Flashcards in Chapter 1 - Risk and Insurance Deck (36)
Risk is defined in terms of?
Uncertainty and unpredictability
What is insurance essentially?
A risk transfer mechanism
If someone carries a risk themselves they are known as?
If someone takes out insurance on everything they can, they are known as?
What does AIRMIC stand for?
Association of Insurance and Risk Managers in industry and commerce.
Why is risk management important?
It reduces the potential for loss, gives shareholders a greater degree of confidence, provides a disciplined approach to quantifying risks.
What are the 3 stages of risk management?
Risk Identification, analysis and control
What is a physical control method?
Locks on doors etc.
What is a Financial control method?
Transferring risk by taking out insurance or by contract.
who are the ABI?
Association of British Insurers
what are the different types of risks?
Financial, Non-financial, pure, speculative,particular,fundamental
What is a fundamental risk?
A risk that occurs on such a vast scale that it cannot be insured such as war, famine or economic recession.
What is a pure risk?
A risk with the possibility of loss but no gain, where the best that can be achieved is a break-even situation. E.G travelling in a car is a pure risk as there is a chance you could crash.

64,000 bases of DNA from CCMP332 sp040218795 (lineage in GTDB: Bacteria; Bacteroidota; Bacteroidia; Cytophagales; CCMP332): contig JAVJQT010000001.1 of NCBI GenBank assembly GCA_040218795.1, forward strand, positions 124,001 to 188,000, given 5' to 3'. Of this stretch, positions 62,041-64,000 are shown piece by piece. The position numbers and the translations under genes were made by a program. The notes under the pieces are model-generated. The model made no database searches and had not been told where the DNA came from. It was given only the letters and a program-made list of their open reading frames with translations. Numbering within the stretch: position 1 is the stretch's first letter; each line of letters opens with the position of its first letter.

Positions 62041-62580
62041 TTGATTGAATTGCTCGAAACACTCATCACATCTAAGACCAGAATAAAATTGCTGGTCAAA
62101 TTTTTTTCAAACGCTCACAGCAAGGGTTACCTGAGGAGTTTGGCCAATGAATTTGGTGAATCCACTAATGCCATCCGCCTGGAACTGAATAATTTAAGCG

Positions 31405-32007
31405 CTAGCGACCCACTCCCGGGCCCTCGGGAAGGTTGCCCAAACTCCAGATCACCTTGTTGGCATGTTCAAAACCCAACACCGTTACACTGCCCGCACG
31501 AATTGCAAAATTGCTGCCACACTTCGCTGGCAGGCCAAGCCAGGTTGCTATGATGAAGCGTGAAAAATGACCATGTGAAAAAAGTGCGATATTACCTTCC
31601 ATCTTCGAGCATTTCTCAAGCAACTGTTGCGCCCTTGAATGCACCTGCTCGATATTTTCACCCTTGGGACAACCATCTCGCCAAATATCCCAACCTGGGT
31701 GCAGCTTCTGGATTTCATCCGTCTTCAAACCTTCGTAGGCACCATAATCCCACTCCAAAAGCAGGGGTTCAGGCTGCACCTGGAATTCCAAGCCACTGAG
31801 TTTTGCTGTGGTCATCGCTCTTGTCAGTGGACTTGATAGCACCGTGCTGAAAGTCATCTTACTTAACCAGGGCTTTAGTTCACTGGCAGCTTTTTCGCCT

What is a speculative risk?
A risk where there is a potential for gain, insurance does not apply to speculative risks. E.G. The lottery, Stock trading.
What is a particular risk?
A risk that is localized or even personal in their cause and effect E.G. Factory fire, car crash Etc..
What are the main 4 things insurers will examine when deciding on a risk?
Fortuitous event, Insurable interest, Public policy and Homogeneous exposure
What are to components of a risk?
Uncertainty, Level of risk , peril and hazard
Define a peril?
That which gives rise to a loss
Define a Hazard?
That which influences the operation or effect of the peril
Define a moral hazard?
That which is caused by the attitude and behavior of people E.G. Carelessness or Dishonesty.
What is risk pooling?
This is a collection of the many (premiums) to pay for the few (losses), they must provide and element of profit for the insurer.
What is the law of large numbers?
Enables the insurer to predict the final cost of claims for one year.
What is an equitable premium?
This means that for a person to join the specified pool they must pair a equitable (fair) premium based on the risk they bring to the pool.
What is the different types of risk sharing?
Co-insurance, Dual insurance, Self-insurance
What is co-insurance?
This is an agreement between 2 insurers to proportionally share the risk between them in the event of a claim. The first insurer (leading office) has the largest share generally.
What is an Excess?
A small fixed sum retained by the insured
What is a deductible?
A large fixed sum retained by the insured
What is dual-insurance?
This occurs when there are 2 or more policies in effect covering the same risk.
What is self-insurance?
Where an insured has decided not to take out insurance and rather carry the risk themselves through funding.